Eco-crimes in Sarawak

When I first visited Sarawak in 1990, the Malaysian state was cutting 11 million cubic meters of timber each year--an astonishing figure.  As one can see in this shocking video, the Rajang River ran blood-red with silt and thick with abandoned timber.

  In October 2010, the Rajang River had a 50-kilometer-long logjam (photo by Hornbill Unleashed)

In October 2010, the Rajang River had a 50-kilometer-long logjam (photo by Hornbill Unleashed)

The legacy of Sarawak's relentless forest exploitation is highlighted in a compelling piece by Rhett Butler at Mongabay.com.  Butler is one of ALERT's media advisors.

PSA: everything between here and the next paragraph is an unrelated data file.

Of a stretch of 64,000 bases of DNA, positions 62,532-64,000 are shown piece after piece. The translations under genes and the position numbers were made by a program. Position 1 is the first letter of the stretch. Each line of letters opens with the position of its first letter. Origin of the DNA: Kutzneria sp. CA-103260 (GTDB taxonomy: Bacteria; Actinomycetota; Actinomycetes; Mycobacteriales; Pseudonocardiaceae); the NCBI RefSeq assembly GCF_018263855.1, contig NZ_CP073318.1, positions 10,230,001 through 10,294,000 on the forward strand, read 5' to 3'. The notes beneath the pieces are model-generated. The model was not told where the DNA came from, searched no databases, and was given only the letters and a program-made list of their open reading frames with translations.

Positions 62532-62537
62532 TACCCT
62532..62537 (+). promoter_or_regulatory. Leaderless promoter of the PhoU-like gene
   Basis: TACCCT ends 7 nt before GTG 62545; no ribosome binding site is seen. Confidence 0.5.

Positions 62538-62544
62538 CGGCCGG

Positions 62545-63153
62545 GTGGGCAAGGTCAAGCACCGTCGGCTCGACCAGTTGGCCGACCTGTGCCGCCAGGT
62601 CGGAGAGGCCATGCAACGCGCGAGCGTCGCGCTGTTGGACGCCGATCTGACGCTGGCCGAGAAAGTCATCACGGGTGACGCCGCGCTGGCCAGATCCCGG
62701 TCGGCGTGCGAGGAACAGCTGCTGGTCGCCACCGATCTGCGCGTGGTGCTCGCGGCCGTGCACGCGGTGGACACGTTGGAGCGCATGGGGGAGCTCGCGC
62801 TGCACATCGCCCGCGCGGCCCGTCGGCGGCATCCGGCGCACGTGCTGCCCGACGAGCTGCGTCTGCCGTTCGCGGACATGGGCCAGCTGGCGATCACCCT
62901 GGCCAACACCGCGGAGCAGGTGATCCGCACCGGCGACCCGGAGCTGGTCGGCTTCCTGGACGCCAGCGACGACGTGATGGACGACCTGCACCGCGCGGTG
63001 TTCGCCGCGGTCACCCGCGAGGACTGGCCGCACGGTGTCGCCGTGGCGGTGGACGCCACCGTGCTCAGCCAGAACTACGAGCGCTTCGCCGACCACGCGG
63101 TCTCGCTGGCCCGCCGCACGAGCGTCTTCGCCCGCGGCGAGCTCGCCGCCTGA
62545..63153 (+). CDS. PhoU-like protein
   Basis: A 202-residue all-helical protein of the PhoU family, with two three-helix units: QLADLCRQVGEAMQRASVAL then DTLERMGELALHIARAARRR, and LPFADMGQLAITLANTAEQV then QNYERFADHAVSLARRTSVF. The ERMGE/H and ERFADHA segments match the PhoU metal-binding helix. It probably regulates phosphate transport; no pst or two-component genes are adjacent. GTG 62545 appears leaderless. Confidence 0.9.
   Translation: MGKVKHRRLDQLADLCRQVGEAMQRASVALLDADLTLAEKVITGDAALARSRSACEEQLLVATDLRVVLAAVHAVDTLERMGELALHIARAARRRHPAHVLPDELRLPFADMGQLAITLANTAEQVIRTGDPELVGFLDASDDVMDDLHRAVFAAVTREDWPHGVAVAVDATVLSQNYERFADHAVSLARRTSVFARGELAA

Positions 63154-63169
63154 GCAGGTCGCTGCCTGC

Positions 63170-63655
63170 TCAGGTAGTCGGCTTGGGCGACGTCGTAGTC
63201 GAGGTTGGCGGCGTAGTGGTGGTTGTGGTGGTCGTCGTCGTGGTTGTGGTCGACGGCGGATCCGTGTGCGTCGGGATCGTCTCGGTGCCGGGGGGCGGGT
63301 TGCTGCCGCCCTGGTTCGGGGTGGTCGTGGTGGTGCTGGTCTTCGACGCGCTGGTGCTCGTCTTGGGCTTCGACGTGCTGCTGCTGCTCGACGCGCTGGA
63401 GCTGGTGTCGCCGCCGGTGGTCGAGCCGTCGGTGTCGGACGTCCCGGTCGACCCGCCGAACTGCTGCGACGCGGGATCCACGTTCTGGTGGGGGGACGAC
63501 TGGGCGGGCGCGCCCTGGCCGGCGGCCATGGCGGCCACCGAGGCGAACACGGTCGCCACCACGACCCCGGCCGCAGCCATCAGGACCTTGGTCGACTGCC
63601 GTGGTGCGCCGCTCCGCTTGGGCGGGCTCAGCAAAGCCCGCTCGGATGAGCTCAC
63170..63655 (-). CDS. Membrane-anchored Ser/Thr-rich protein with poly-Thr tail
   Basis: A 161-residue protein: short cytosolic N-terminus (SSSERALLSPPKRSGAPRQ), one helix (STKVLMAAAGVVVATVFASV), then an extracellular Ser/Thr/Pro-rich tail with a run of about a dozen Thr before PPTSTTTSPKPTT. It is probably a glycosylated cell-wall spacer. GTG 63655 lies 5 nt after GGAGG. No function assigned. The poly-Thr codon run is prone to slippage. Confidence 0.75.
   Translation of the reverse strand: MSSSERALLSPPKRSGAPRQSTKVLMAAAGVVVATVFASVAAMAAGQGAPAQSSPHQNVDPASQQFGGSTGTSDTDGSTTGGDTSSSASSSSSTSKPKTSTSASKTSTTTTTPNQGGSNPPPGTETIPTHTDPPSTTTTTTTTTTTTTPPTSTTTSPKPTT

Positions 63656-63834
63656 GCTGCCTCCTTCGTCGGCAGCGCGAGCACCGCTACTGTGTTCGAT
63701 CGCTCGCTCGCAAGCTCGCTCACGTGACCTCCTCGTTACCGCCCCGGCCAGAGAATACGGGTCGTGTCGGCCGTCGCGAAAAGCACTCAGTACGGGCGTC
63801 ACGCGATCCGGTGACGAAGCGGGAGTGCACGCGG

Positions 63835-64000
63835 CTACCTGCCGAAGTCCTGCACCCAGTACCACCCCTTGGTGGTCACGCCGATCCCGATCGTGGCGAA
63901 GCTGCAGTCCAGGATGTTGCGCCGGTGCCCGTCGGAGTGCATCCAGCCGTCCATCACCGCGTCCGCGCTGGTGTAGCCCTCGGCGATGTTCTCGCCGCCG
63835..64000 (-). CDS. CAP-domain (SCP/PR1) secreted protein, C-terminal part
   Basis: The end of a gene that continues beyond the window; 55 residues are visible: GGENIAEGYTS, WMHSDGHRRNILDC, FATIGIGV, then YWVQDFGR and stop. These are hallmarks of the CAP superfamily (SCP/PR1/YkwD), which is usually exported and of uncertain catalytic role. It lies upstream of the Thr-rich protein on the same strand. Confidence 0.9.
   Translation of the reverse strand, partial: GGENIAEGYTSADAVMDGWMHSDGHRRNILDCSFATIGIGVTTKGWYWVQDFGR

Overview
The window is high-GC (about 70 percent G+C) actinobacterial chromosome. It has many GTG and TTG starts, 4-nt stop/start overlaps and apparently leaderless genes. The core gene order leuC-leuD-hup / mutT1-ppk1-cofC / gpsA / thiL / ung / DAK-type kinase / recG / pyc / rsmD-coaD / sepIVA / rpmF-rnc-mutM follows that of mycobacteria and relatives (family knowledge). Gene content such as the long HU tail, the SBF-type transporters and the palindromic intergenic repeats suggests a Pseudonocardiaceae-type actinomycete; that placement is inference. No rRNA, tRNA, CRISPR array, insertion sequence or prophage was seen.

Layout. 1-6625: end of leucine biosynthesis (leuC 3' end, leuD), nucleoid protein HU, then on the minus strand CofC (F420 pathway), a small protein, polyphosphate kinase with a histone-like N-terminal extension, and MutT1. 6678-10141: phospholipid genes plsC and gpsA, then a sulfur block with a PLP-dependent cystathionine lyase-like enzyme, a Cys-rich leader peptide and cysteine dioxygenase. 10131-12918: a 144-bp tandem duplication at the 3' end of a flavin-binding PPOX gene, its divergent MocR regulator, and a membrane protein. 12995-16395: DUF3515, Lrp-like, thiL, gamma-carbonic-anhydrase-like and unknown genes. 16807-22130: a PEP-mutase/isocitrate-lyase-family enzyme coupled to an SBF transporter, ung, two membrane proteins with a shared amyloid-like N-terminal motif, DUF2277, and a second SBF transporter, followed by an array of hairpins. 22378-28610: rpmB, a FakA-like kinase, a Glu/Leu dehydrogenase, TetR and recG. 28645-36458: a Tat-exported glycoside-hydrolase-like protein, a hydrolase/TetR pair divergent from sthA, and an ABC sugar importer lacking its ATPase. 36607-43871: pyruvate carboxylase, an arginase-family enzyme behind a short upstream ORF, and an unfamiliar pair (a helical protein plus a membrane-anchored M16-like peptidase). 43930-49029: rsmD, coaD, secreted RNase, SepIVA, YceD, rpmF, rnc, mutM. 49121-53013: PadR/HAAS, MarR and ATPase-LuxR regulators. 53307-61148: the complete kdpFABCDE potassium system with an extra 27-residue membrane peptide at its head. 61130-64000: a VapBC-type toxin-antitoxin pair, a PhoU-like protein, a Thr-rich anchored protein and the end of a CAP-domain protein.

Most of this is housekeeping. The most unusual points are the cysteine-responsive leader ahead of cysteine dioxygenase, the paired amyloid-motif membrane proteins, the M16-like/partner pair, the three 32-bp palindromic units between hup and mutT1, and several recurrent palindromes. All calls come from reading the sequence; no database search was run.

Informed observers point the finger of blame directly at embattled Chief Forestry Minister Taib Mahmud, who along with his political cronies has profited hugely at the expense of Sarawak's forests.  

The sister-in-law of Gordon Brown, the former British Prime Minister, has called Taib "one of the worst environmental criminals on the planet."

In 2011, Mahmud asserted that 70 percent of Sarawak's forests were intact.  The Bruno Manser Fund, a conservation and indigenous-rights group that focuses on Sarawak, says the actual figure is closer to 11 percent.

It is no exaggeration to say that, in a more enlightened political context, Mahmud would almost certainly find himself facing serious charges for high crimes against the environment.

-Bill Laurance